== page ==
NEW YORK - Taleban forces in Afghanistan have added scores of children to their ranks since mid-2015, in violation of the international prohibition on the use of child soldiers, Human Rights Watch said on Wednesday (Feb 17).
New research by the Human Rights Watch have revealed that the Taleban have been training and deploying children for various military operations, including the production and planting of improvised explosive devices (IED).
In Kunduz province, the Taleban have increasingly used madrasas, or Islamic religious schools, to provide military training to children between the ages of 13 and 17, many of whom have been deployed in combat.
"The Taleban's apparent strategy to throw increasing numbers of children into battle is as cynical and cruel as it is unlawful," said Patricia Gossman, senior Afghanistan researcher at Human Rights Watch.
"Afghan children should be at school and at home with their parents, not exploited as cannon fodder for the Taleban insurgency."
Human Rights Watch had interviewed relatives of 13 children recruited as Taleban soldiers over the past year, and verified these claims through interviews with civil society activists, political analysts, and the United Nations. Despite Taleban claims that they only enlist fighters who have achieved "mental and physical maturity," and do not use "boys with no beards" in military operations, some of the children recruited from madrasas in Kunduz, Takhar, and Badakhshan provinces are 13 or younger.
The Taleban have previously denied "the use of children and adolescents in Jihadic Operations," but its deployment of individuals under the age of 18 violates international law applicable in Afghanistan, and in cases involving children under 15 is a war crime.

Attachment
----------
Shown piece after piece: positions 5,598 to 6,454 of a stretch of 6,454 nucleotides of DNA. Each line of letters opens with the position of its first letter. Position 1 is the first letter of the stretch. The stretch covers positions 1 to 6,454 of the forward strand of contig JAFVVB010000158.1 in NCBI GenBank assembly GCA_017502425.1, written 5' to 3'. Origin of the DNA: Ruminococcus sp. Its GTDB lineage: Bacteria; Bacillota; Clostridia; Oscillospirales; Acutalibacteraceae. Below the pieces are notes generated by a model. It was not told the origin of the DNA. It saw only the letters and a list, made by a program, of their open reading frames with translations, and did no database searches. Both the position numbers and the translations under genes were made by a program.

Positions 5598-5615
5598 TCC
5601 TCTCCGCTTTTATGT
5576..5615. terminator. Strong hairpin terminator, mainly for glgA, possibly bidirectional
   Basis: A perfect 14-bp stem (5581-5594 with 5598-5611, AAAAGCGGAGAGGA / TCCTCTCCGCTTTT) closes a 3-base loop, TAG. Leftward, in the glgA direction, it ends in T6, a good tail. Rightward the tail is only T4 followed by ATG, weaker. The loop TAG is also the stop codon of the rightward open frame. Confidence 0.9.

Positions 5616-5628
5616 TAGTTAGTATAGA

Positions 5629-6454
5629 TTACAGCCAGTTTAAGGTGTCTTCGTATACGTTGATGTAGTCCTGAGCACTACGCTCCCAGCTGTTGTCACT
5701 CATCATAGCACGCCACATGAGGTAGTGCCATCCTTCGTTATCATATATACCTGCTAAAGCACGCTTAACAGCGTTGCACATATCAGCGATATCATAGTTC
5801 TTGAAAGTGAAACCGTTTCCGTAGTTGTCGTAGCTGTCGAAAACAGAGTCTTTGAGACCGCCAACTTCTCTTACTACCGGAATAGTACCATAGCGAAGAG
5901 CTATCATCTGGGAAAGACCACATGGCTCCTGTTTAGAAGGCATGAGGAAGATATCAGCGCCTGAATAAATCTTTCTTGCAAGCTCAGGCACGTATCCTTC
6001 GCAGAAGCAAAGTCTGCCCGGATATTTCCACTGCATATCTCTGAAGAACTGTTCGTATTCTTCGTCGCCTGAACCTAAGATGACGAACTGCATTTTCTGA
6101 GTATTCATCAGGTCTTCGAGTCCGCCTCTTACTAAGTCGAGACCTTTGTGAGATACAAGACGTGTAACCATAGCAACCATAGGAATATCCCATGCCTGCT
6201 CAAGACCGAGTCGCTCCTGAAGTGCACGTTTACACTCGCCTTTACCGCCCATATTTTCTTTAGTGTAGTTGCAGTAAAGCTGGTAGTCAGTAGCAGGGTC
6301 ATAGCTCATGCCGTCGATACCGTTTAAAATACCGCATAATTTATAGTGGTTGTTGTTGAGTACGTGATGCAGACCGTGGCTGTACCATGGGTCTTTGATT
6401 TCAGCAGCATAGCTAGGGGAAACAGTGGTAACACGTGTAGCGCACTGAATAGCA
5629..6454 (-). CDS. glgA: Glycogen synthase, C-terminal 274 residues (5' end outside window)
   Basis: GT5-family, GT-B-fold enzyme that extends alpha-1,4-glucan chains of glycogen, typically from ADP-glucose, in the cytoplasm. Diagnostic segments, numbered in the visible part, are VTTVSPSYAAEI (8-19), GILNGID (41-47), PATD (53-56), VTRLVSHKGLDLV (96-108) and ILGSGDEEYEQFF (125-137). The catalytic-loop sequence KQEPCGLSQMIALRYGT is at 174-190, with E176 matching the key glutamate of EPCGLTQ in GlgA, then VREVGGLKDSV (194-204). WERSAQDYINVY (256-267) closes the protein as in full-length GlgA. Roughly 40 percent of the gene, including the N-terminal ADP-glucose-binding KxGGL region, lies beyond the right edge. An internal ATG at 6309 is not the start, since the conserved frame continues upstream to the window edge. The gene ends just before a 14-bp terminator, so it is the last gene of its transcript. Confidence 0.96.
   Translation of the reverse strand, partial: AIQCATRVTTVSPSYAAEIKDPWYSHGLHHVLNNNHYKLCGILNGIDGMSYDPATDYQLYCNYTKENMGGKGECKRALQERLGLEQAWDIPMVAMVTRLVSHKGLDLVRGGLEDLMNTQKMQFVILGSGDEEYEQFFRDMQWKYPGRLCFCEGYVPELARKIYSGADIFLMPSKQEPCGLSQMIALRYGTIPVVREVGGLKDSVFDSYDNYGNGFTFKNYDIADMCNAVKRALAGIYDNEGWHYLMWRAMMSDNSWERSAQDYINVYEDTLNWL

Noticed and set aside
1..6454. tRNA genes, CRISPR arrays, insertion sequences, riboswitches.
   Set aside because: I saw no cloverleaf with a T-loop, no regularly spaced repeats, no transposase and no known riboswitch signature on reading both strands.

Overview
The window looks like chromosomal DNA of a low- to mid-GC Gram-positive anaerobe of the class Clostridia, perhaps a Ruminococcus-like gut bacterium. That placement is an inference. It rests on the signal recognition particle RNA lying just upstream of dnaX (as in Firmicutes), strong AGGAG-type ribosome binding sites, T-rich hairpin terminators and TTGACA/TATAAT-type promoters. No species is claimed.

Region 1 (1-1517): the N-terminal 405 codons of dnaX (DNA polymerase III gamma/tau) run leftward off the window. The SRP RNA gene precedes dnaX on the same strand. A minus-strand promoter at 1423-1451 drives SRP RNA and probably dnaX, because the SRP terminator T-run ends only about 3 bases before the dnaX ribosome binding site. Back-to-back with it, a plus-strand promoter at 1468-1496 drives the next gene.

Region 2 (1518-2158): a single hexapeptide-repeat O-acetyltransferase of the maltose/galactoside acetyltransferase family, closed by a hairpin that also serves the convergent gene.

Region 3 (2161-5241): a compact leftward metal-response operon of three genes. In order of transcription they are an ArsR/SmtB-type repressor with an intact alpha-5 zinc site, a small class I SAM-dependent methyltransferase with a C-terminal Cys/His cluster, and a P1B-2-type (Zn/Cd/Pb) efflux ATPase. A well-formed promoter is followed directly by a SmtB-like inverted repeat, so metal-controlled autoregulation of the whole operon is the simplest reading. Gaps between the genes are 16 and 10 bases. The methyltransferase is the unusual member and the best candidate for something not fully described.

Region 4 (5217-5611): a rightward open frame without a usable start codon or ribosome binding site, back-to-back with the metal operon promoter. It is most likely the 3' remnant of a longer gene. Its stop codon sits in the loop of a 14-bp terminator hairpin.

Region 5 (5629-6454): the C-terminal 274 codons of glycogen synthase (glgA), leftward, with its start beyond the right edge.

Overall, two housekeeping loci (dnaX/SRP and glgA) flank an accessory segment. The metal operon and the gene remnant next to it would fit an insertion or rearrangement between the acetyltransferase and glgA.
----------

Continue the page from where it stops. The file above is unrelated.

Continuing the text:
Kunduz residents and analysts say the increase in recruitment and deployment of child fighters coincided with the Taleban's major offensive in northern Afghanistan which began in April 2015. Human Rights Watch interviews with activists and analysts indicate that the Taleban-run madrasas have been functioning in Kunduz, as well as other northern provinces, since at least 2012.
As the Taleban made substantial inroads in 2013-2014, gaining ground in Kunduz's Chahardara and Dasht-e Archi districts, they gained more influence over education in the province, according to the Human Rights Watch.
It said Taleban commanders have increasingly used madrasas not only for indoctrination, but also for military training of children. Previously, Taleban commanders sent boys selected for military training to North Waziristan in Pakistan, where despite Pakistan's military operations, the Taleban operates freely in large swathes of territory. While such training still occurs, the Taleban has solidified its control over at least three districts in Kunduz, and residents and analysts told Human Rights Watch that the group is carrying out more of the military training locally.
The Taleban recruit and train children in age-specific stages. Boys begin indoctrination as young as six years old, and continue to study religious subjects under Taleban teachers for up to seven years.
According to relatives of boys recruited by the Taleban, by the time they are 13, Taleban-educated children have learned military skills including the use of firearms, and the production and deployment of IEDs. Taleban teachers then introduce those trained child soldiers to specific Taleban groups in that district.
"The Taleban's increasing use of children as soldiers only adds to the horrors of Afghanistan's long conflict both for the children and their families," said Gossman. "The Taleban should immediately stop recruiting children and release all children in their ranks, even those who claim to have joined willingly."